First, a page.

To investigate transmission enhancements due to combinations of metallic and dielectric layers, thin-film samples composed of metal (99.99% Ag), metal-oxide (99.9% TiO2), and elemental semiconductors (99.999% Si, 99.999% p-Si, 99.999% Ge) are prepared by magnetron sputter deposition (Angstrom Engineering Nexdep). These materials are chosen based on their properties in the visible region: silver has a real, negative susceptibility and the highest figure of merit amongst common metals; TiO2 has a real, positive susceptibility, high figure of merit, and high chemical stability; Si and Ge have real, positive susceptibilities and modest figures of merit, are compatible with physical vapor deposition, and can be tuned by impurity doping. After the deposition chamber reaches a base vacuum pressure of at least ~5 × 10−5 torr, the films are sputtered at room temperature and an argon gas pressure of 3 × 10−3 torr. The deposition rates of the dielectric and silver films are set to 1 Å/s and 2 Å/s, respectively. Substrates are mounted on a rotating platform spaced about 20 cm above 5-cm-diameter targets. Two families of samples are made to test transmission enhancement conferred by either dielectric or metallic coating layers.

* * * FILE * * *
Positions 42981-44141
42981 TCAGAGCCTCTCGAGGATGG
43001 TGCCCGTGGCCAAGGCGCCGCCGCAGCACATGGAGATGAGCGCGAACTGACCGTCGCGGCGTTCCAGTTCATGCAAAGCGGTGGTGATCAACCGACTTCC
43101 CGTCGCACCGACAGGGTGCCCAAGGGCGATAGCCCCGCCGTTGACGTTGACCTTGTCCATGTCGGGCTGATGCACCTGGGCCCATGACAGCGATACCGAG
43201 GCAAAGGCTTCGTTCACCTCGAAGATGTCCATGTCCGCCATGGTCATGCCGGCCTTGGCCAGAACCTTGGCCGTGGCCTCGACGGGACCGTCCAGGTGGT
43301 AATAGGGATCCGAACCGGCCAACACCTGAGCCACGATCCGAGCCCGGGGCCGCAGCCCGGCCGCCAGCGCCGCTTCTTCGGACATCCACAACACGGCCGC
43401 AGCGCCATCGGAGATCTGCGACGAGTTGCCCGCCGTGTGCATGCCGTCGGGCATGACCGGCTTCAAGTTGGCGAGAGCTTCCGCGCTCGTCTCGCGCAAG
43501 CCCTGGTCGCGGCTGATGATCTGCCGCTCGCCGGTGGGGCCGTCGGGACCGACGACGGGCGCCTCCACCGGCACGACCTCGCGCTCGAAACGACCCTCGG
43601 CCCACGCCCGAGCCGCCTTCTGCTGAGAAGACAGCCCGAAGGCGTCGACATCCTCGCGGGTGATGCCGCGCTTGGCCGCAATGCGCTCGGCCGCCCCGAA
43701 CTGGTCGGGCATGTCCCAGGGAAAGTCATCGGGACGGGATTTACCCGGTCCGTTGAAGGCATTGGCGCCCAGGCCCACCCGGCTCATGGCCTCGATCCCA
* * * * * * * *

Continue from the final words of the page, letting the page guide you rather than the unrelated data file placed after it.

For one family of samples, the base layer is made by sputtering silver onto borosilicate glass substrates and the coating layer is made by in situ sputter-coating the silver with either TiO2, Si, p-Si, or Ge. For each type of coating layer, five samples are made in which the silver base layer thickness is fixed while the dielectric coating layer thickness varies from 18 nm to 60 nm. Silver films coated with TiO2 are a well-established recipe for realizing transparent conductors6 and, in this study, serve as benchmarks. Transmission enhancements for silver films coated with semiconductors like Si or Ge have yet to be explored, although related studies have shown that optically-thick metallic substrates coated with ultrathin layers of Si and Ge can produce a wide range of reflected colors30,31,32,33.